The Lagos State Government has vowed to make EIA report a must for projects in the state.
The Guardian reports that the Commissioner for the Environment, Dr. Babatunde Adejare disclosed this at a Stakeholders’ Engagement on Environmental Impact Assessment for Dredging and Land Reclamation Projects in Lagos State held in Ikorodu and Eti-Osa East local councils.
Adejare, who was represented by the Director, Environmental Management, Mr. Sherif Savage, stated that EIA as a decision making tool which provide decision makers the necessary information to satisfactorily assess both the environmental and social effects of a proposed project must be prioritised.
According to him, “Environmental Impact Assessment ensures the potential Impacts of a proposed project are identified and measures for mitigation proffered before the commencement of the project”He stressed that community members must be involved in the making of EIA since it is a vital part of project implementation process.
Adejare therefore enjoined communities to have interest in any proposed project brought to their domain and demand for EIA on such projects to forestall untoward consequences. The Commissioner further debunked some misconceptions that EIA is a money making venture for government, waste of time and resources. Adejare maintained that the relevant stakeholders in environmental impact assessment process are the appropriate regulators/regulatory agencies, project host community/communities, community leaders and people affected by the project.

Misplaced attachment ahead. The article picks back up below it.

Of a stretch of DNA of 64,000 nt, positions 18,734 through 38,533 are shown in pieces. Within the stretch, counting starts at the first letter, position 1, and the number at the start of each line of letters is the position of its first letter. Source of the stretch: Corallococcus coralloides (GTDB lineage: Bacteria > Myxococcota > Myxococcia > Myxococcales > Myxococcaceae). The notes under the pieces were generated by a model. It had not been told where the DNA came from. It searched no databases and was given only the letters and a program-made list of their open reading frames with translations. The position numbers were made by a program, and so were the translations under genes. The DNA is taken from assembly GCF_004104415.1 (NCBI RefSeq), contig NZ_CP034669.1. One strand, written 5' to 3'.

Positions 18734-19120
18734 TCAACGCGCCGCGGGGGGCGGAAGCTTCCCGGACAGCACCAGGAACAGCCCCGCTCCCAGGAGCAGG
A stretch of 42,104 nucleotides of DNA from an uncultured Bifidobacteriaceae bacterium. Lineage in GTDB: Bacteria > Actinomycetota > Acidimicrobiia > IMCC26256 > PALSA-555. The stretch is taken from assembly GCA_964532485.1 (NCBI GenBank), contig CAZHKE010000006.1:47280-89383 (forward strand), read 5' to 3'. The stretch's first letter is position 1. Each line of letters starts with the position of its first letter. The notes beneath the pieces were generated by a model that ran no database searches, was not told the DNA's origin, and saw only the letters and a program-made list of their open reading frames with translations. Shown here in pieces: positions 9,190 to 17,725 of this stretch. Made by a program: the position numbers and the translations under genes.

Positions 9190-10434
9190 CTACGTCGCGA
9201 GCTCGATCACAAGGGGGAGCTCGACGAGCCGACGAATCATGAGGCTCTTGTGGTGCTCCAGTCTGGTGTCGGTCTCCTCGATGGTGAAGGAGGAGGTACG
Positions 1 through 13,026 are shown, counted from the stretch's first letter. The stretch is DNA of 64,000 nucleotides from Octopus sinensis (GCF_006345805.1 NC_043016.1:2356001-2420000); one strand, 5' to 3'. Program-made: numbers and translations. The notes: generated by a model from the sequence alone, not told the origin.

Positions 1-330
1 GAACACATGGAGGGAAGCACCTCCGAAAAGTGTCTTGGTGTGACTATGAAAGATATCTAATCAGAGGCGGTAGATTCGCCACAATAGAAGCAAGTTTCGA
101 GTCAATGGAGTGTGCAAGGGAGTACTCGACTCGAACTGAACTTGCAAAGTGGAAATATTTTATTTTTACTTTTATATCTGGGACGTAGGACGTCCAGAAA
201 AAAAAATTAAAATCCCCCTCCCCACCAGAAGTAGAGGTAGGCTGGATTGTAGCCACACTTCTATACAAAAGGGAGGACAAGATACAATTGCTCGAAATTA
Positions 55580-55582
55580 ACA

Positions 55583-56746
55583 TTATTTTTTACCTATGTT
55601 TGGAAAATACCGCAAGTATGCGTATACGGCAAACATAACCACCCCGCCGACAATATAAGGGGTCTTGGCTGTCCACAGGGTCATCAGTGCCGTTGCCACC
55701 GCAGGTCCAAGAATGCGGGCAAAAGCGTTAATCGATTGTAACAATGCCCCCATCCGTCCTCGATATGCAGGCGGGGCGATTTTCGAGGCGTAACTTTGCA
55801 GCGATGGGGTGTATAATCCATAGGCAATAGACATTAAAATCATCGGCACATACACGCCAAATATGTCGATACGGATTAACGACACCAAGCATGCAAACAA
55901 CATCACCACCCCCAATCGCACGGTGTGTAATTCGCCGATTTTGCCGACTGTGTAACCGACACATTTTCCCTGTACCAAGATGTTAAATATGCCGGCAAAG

Also an environment consultant, Mr. Ayo Tella has described Environmental Impact Assessment (EIA), as a vital part of project implementation process, thereby making EIA report a priority for execution of projects.
Speaking on the theme, “Enhancing public Participation in EIA Process”, Tella, urged the stakeholders to ensure that communities are consulted before projects are cited in their environs.
According to him, the community consultation “is a Platform to inform/ educate and create awareness amongst community members about the Project, its benefit and negative impacts.”
Source: The Guardian